Sure, you could always have a separate flag ("has this information been correctly filled in yet") or a datatype rich enough to support an undefined or null value separate from zero -- but if your integer range is arbitrary anyway, IMO reserving zero for this purpose is a nice shortcut.

ObComic: I got nothin'. Not sure I've even heard of the Animorphs outside xkcd. And trying to come up with a really concise list of boostrap texts, I keep running into the thought that thanks to the printing press, we have so many millions of copies of all the important stuff, scattered all over the world, that I just can't think what sort of event would wipe out so much of it that we'd need to make agonizing choices about what makes the top 10, or even the top 1000, and what doesn't. Would no university library escape the annihilation?

Same goes for the scenario where you assume everyone's going to be savages and the cache "artifact" won't be rediscovered until hundreds of years later, by which time computers and paper books alike will have gone to dust. Why not load up an e-reader (how much does one of those hold? Surely more than a handful of textbooks) and engineer some sort of battery that won't leak significant amount of its juice for a long term?

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Coyoty
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Re: 1380: "Manual for Civilization"

Postby Coyoty » Thu Jun 12, 2014 6:44 pm UTC

Aren't they really saving an andalitual for civilization?

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Re: 1380: "Manual for Civilization"

Postby PinkShinyRose » Thu Jun 12, 2014 8:26 pm UTC

ps.02 wrote:ObComic: I got nothin'. Not sure I've even heard of the Animorphs outside xkcd. And trying to come up with a really concise list of boostrap texts, I keep running into the thought that thanks to the printing press, we have so many millions of copies of all the important stuff, scattered all over the world, that I just can't think what sort of event would wipe out so much of it that we'd need to make agonizing choices about what makes the top 10, or even the top 1000, and what doesn't. Would no university library escape the annihilation?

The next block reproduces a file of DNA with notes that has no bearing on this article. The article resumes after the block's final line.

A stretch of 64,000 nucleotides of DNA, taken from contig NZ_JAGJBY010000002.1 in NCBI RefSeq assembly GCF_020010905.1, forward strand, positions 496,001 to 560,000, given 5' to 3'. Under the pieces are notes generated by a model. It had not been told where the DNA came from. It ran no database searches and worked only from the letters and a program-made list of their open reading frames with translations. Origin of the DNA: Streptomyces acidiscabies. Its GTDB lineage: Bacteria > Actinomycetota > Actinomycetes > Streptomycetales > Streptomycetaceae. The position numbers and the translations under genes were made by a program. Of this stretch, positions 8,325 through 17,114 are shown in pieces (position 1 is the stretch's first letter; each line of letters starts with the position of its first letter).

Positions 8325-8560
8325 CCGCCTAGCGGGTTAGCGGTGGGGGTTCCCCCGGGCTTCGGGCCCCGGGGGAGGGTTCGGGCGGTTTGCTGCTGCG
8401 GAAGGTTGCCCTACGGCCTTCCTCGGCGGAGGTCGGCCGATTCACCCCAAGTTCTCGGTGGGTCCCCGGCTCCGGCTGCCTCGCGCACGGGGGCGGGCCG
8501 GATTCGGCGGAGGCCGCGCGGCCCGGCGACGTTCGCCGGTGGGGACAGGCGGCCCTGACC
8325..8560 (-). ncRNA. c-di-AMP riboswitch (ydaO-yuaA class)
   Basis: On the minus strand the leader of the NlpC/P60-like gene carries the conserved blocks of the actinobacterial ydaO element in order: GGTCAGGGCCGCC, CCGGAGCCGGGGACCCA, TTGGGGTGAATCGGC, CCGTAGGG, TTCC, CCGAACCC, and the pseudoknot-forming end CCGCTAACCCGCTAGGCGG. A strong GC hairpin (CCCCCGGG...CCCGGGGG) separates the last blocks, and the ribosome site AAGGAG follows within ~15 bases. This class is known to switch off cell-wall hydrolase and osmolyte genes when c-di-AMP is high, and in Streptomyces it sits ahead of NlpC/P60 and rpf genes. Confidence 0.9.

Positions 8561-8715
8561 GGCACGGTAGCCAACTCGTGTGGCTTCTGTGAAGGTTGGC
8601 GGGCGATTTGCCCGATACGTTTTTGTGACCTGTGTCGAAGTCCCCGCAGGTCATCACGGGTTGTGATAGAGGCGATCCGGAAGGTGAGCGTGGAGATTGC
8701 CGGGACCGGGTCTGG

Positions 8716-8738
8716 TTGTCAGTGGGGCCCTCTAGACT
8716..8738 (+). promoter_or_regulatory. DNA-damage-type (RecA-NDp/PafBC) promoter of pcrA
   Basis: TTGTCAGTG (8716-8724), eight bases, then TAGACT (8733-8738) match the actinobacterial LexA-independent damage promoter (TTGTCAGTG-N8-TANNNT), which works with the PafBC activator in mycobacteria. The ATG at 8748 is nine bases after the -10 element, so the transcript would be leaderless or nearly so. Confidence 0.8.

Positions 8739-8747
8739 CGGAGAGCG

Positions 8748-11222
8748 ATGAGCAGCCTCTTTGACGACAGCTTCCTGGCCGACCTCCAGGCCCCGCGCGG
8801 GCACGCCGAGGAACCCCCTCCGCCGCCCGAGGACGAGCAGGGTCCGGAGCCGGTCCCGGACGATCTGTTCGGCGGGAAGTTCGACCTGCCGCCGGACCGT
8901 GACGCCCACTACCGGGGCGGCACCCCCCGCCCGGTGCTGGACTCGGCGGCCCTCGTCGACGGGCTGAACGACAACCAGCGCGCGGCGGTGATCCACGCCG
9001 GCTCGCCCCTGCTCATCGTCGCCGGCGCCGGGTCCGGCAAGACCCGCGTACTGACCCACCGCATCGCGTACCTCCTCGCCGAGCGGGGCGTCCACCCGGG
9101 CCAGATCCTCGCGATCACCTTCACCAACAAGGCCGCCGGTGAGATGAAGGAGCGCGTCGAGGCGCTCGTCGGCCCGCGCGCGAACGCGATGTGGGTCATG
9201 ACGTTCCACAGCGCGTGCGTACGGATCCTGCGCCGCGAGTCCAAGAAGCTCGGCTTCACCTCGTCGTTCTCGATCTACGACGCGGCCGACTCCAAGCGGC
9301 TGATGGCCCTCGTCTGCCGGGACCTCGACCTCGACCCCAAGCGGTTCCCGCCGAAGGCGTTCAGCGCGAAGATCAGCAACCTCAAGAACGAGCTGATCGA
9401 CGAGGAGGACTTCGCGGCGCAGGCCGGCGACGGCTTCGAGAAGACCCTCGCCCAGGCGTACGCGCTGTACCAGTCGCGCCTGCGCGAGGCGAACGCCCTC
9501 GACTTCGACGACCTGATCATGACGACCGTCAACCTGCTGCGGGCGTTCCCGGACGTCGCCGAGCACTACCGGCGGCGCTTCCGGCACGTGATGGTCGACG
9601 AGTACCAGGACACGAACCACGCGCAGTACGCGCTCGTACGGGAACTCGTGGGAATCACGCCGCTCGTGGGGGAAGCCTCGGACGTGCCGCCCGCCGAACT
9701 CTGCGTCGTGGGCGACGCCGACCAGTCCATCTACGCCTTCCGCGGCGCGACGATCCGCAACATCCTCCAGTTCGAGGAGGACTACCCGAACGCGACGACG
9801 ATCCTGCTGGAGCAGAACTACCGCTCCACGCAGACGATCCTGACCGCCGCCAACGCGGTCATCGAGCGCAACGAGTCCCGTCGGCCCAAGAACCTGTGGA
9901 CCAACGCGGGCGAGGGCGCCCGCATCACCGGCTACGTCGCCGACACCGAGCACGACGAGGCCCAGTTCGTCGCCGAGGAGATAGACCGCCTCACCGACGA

Maybe it's more of a carving things in stone is expensive, let's limit it to 10 books and hope that at least these stone tablets would survive.

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Whizbang
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Re: 1380: "Manual for Civilization"

Postby Whizbang » Thu Jun 12, 2014 8:29 pm UTC

PinkShinyRose wrote:
ps.02 wrote:ObComic: I got nothin'. Not sure I've even heard of the Animorphs outside xkcd. And trying to come up with a really concise list of boostrap texts, I keep running into the thought that thanks to the printing press, we have so many millions of copies of all the important stuff, scattered all over the world, that I just can't think what sort of event would wipe out so much of it that we'd need to make agonizing choices about what makes the top 10, or even the top 1000, and what doesn't. Would no university library escape the annihilation?

Maybe it's more of a carving things in stone is expensive, let's limit it to 10 books and hope that at least these stone tablets would survive.



Stone can crack and fall apart or get buried.

We should write them on the moon.

But meteors.

I know! Send a capsule into a long orbit that will eventually crash back onto earth in 10,000 years. It is a given that the capsule is capable of surviving the crash landing.

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drachefly
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Re: 1380: "Manual for Civilization"

Postby drachefly » Thu Jun 12, 2014 9:59 pm UTC

Principia Mathematica? Oh hell no. Modern intro physics textbooks would be way better. Unless you meant Bertrand Russell's Principia instead of Isaac Newton's, in which case, uh, oh-kay? We can dump that in there too I guess, but I can't see it as a high priority.